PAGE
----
New item in grill repertoire: Short Ribs - A Suburbs Boy Living a Country Life
[Pete and Pam's pages (photos and some commentary)]
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New item in grill repertoire: Short Ribs|
Recipe Source; ancient dog-eared Joy of Cooking
Meat: Courtesy of our friends at Hillandale Farm [via Gore's for butchering]
Barbecue Sauce: Extremely skeptical Q decided he would try it after I told him the main flavorings were catchup and brown sugar. After trying it, he decided he loved it.
Difficulty level: extremely simple in terms of preparation [boil water, simmer meat, mix sauce ingredients together, grill, and baste]. Only complexity is in pre-planning...because short ribs are "very cartilaginous" you have to seriously pre-cook the meet to make it tender. The grilling is more to heat the meat through and make that sauce all yummy [caramelization, I suppose, is the culinary term?]
In any event, the meet itself was quite tasty, but I'm wondering if I should have trimmed the fat off before starting the cooking process. There was a LOT of fat to cut off. [Very healthy steer, indeed].
Pam claimed to like it a great deal, but I suspect part of that may be a desire not to discourage me from cooking.
In other news W and the kids are back to finish their mad rush to pack their belongings out of our barn and into their trailer. They are heading back to TN in time for a big Fourth of July event. Even as hectic as its been for them trying to get everything done on a tight timeline, we've still truly enjoyed getting to see them again.
Current Mood: happy
Tags: family, food
is the oxidation of sugar. Typically people caramelize onions or carrots or other root vegetables.
What happens with meat is that you're breaking down the collagen and connective tissue.browngirl
could probably explain this way better since she's way higher than I am on both the foodie and science-geek scales.
in this case the meat is relatively cooked already...so mostly what I'm doing is basting on and cooking the barbecue sauce, which has a fair amount of sugar--brown sugar and sugars in the catchup.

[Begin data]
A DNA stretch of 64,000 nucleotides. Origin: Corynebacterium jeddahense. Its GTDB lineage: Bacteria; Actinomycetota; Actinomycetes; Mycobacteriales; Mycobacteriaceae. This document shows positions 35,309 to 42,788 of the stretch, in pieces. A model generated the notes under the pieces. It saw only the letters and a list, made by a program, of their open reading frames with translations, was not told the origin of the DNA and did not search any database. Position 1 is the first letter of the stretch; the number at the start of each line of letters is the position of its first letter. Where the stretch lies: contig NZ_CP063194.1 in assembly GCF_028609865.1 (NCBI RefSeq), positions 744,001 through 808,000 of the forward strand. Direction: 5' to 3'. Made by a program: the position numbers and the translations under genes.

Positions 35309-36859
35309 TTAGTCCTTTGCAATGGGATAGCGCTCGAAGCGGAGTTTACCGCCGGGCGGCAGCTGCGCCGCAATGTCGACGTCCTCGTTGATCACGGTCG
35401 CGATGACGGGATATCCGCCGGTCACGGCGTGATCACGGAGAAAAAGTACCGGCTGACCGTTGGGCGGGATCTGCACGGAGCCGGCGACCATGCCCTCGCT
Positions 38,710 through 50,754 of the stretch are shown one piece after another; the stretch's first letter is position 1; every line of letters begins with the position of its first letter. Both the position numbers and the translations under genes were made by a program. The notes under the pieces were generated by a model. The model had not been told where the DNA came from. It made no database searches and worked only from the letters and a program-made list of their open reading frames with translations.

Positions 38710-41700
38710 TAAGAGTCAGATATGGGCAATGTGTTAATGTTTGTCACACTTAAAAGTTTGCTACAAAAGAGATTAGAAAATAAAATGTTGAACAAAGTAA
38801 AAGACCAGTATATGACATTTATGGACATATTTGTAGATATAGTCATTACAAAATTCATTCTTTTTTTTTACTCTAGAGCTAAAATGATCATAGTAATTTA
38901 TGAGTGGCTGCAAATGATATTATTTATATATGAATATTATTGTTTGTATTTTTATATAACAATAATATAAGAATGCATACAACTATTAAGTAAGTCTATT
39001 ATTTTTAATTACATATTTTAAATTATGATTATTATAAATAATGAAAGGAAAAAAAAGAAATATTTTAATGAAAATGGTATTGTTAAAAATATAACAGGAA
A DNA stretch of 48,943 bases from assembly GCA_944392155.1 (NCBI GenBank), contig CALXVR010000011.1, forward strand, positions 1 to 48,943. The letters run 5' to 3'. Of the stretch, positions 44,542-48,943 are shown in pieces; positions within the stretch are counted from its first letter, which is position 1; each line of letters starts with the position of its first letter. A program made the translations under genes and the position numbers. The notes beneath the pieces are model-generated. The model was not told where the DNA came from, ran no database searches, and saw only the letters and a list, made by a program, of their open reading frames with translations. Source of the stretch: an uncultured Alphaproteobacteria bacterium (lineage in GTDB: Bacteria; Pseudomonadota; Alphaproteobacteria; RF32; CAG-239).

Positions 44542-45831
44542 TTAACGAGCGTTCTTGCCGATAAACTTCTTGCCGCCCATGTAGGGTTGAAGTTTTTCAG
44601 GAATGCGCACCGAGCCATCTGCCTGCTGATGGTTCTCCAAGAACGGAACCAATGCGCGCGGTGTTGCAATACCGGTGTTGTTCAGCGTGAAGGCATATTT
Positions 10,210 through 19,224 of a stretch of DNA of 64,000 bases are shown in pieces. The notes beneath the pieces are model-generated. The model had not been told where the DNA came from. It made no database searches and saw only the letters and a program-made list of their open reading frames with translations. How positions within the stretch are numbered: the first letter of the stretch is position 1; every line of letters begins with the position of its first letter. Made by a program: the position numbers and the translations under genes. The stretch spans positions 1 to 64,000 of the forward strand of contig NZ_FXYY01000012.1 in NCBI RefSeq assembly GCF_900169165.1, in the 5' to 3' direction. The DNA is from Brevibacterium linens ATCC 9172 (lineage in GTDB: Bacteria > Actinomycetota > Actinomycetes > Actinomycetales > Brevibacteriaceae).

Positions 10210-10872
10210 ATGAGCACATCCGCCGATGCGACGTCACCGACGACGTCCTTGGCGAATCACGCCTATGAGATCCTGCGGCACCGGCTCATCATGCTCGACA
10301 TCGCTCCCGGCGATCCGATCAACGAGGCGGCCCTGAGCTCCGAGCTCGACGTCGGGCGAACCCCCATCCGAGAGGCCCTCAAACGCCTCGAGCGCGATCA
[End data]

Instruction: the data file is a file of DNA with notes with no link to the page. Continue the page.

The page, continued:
that's why I was thinking that caramelization is involved.
let me know what Browngirl things...I mean 20 minutes on the grill, even with medium coals, is going to do some plain-old cooking, too. The main effect I seemed to be getting was cooking off and burning off fat [lots of that on short ribs] and browning up that yummy sauce into the meat.
|Date:||July 2nd, 2009 05:18 pm (UTC)|| |
I forwarded this to her so she can comment if she wishes. :-)
|Date:||July 2nd, 2009 05:43 pm (UTC)|| |
Hi! *pops up*
Caramelization sounds about right: exposing meat covered in a sugar-rich sauce to direct heat will result in that heat causing chemical changes mostly in the sauce while raising the meat's temperature but probably not changing it significantly in chemical ways aside of melting fat. That's what the long wet pre-cook is for.
I mean, there is probably some Maillard reaction going on as well, because ketchup has some protein and the meat obviously provides plenty, but most of the meat is hidden from direct heat by the ketchup layer.
(I am, of course, not a food scientist.)
So, having told you what you already know, Pete, let me say that that dish sounds really delicious.
Edited at 2009-07-02 05:44 pm (UTC)
OH! I havne't even THOUGHT of making ribs yet. GOOD IDEA!!!!!
Send recipe? PLLLLEEEEEZE?
Also - we want to buy a pig to butcher (john wants pork chops - I guess he's sick of burger. How can I still have that much burger 6 months later?!) Same friends?
|Date:||September 20th, 2011 03:13 pm (UTC)|| |
Did I send you this yet?
|Date:||July 3rd, 2009 03:18 pm (UTC)|| |
yay for pete w/ grill! Now I just have to find some time to come down to visit and try to get you to make more :-P
|Date:||September 20th, 2011 03:39 pm (UTC)|| |
I know I was going to reply to these posts eventually...didn't know it would be more than two years.
When are you making the trek back down?